August 29, 2012

Pre-Neolithic dispersals into Arabia

The harsh climate of Arabia, periodically interrupted by more "green" periods has probably meant that the population living there has occasionally been driven out as climate deteriorated, with new populations moving in as climate improved. In more recent times, technological invention (e.g., the camel, the deep water well, or even more recently the discovery of oil) has allowed people to subsist in the desert a little more "comfortably."

One interesting question is whether the current Arabian population derives entirely from early Levantine Neolithic peoples, or also from people who had ventured there prior to it. A new paper in AJPA suggests that living Arabians are not entirely the descendants of Neolithic peoples, but also preserve signals of pre-Neolithic input from the Near East, by studying the mtDNA haplogroup R2 (see map on left for its current distribution).

From the paper:

It is noteworthy, however, that these pre-Neolithic sites do not bear any technological traits analogous to Terminal Pleistocene (Epipalaeolithic) assemblages found in the Near East. The only germane possibility of a connection between Arabia and the Near East during this period comes from the Faw Well site at the western edge of the Rub’ Al Khali (Edens, 2001). Although undated, the Faw Well lithic assemblage bears a close resemblance to the Late Ahmarian of the Levant (20–17 ka). Perhaps it was this, or a subsequent pulse from the Levant, that provided the demographic input expressed by the genetic lineages documented in this article.   
The results from the three analyzed southern Arabian clades do not support population continuity from the first occupants more than 50 ka ago (Fernandes et al., 2012) but do suggest some continuity across the Pleistocene- Holocene boundary. Our analysis indicates that the observed population expansion 13–12 ka is probably the result of genetic input from the Near East a few thousand years before the (debated) arrival of the PPNB culture in Arabia. If, however, there was a population expansion southward through Arabia some 13–12 ka, we have not yet found its archaeological signatures. Both regions exhibit stone tool technologies with some overlapping features, so it is warranted to suppose that we may one day locate a firm link between southern Arabia and the Near East sometime during the Late Pleistocene. Given the vast amount of unexplored territory in Arabia and paucity of archaeological sites with numerical ages, future investigations (both archaeogenetical and archaeological) throughout the Peninsula will undoubtedly serve to shed more light on this question.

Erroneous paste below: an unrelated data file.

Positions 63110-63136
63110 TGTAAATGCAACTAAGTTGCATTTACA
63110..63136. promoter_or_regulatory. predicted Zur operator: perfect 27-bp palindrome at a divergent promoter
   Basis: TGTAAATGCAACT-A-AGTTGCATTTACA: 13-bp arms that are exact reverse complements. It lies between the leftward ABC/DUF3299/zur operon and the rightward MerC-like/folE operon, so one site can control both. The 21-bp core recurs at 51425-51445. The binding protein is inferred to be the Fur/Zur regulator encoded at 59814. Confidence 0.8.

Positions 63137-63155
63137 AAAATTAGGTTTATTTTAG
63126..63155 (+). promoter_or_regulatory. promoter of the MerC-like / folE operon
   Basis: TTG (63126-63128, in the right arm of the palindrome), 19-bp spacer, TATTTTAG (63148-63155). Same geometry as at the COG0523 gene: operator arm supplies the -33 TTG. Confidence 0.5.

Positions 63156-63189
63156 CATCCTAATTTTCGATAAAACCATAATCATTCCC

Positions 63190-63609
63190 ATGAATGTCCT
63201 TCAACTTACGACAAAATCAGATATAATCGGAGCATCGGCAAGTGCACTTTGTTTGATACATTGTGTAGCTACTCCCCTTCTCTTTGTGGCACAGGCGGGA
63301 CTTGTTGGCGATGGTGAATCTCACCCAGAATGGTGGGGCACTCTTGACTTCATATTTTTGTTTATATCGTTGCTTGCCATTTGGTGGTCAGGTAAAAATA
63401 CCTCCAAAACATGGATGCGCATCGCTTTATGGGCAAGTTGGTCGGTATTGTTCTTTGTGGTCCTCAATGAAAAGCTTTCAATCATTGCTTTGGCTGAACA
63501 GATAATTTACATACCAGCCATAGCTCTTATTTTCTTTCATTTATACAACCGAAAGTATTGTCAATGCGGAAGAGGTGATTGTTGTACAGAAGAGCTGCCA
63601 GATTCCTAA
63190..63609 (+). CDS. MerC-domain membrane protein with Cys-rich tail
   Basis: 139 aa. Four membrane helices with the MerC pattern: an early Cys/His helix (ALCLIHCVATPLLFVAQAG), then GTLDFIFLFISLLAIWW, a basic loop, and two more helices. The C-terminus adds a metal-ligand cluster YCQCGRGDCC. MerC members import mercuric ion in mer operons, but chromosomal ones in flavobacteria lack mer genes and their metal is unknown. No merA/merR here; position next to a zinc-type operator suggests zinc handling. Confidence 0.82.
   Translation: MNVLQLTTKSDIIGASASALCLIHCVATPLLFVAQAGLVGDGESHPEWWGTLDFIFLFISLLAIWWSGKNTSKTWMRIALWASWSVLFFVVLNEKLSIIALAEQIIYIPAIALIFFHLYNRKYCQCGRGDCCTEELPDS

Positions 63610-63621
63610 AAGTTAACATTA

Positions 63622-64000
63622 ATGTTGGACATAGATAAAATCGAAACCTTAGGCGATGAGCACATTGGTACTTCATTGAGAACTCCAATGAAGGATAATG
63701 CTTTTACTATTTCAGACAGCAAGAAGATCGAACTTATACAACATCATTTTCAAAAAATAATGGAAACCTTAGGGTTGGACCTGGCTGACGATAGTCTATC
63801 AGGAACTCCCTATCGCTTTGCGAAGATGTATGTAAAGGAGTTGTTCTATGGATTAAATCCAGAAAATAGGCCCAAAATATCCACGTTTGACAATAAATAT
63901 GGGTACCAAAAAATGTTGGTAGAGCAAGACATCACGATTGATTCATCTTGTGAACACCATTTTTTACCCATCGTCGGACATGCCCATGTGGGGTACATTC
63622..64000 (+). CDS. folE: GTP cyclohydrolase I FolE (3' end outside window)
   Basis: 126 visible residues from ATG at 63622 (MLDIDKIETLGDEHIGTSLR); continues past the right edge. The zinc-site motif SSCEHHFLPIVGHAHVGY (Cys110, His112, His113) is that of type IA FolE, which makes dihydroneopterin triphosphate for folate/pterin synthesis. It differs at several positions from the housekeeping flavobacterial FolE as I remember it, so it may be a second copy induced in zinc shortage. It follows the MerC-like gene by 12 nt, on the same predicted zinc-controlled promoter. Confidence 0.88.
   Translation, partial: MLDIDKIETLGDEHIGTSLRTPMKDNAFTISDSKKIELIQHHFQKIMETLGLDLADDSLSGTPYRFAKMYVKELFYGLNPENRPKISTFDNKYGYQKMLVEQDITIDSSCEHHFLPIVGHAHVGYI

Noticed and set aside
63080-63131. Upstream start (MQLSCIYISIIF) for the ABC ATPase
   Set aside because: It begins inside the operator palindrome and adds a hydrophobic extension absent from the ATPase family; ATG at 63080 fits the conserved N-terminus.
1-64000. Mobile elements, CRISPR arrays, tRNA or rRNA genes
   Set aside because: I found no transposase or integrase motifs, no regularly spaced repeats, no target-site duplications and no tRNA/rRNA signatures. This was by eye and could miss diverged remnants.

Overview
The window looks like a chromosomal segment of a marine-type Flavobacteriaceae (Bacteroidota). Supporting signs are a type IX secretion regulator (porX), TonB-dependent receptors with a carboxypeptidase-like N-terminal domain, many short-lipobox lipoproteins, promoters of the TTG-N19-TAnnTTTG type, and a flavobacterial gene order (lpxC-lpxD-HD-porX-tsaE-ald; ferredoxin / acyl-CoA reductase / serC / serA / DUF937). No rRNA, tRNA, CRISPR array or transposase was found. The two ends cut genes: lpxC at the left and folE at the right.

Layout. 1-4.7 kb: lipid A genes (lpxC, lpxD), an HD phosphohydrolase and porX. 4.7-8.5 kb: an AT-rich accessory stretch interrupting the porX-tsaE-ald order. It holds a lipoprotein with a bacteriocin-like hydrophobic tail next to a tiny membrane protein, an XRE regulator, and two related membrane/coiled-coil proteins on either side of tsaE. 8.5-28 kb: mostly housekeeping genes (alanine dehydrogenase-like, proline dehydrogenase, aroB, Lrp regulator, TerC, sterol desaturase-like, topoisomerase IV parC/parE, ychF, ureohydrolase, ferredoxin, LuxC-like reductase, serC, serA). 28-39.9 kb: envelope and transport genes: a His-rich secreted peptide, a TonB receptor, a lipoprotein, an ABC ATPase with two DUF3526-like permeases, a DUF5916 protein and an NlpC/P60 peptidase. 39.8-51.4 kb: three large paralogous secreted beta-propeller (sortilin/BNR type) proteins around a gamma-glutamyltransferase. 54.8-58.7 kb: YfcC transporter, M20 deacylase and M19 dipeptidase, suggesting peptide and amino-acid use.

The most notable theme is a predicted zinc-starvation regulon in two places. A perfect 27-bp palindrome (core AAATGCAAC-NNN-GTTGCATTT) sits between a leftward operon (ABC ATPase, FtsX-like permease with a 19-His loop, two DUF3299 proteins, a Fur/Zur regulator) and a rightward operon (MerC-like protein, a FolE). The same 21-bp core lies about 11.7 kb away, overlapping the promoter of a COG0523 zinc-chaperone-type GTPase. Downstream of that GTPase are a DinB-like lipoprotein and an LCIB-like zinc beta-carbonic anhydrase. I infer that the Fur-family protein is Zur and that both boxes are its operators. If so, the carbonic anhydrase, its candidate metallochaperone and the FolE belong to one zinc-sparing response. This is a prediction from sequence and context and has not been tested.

American Journal of Physical Anthropology DOI: 10.1002/ajpa.22131

Pleistocene-Holocene boundary in Southern Arabia from the perspective of human mtDNA variation

Abdulrahim Al-Abri et al.

It is now known that several population movements have taken place at different times throughout southern Arabian prehistory. One of the principal questions under debate is if the Early Holocene peopling of southern Arabia was mainly due to input from the Levant during the Pre-Pottery Neolithic B, to the expansion of an autochthonous population, or some combination of these demographic processes. Since previous genetic studies have not been able to include all parts of southern Arabia, we have helped fill this lacuna by collecting new population datasets from Oman (Dhofar) and Yemen (Al-Mahra and Bab el-Mandab). We identified several new haplotypes belonging to haplogroup R2 and generated its whole genome mtDNA tree with age estimates undertaken by different methods. R2, together with other considerably frequent southern Arabian mtDNA haplogroups (R0a, HV1, summing up more than 20% of the South Arabian gene pool) were used to infer the past effective population size through Bayesian skyline plots. These data indicate that the southern Arabian population underwent a large expansion already some 12 ka. A founder analysis of these haplogroups shows that this expansion is largely attributed to demographic input from the Near East. These results support thus the spread of a population coming from the north, but at a significantly earlier date than presently considered by archaeologists. Our data suggest that some of the mtDNA lineages found in southern Arabia have persisted in the region since the end of the Last Ice Age.


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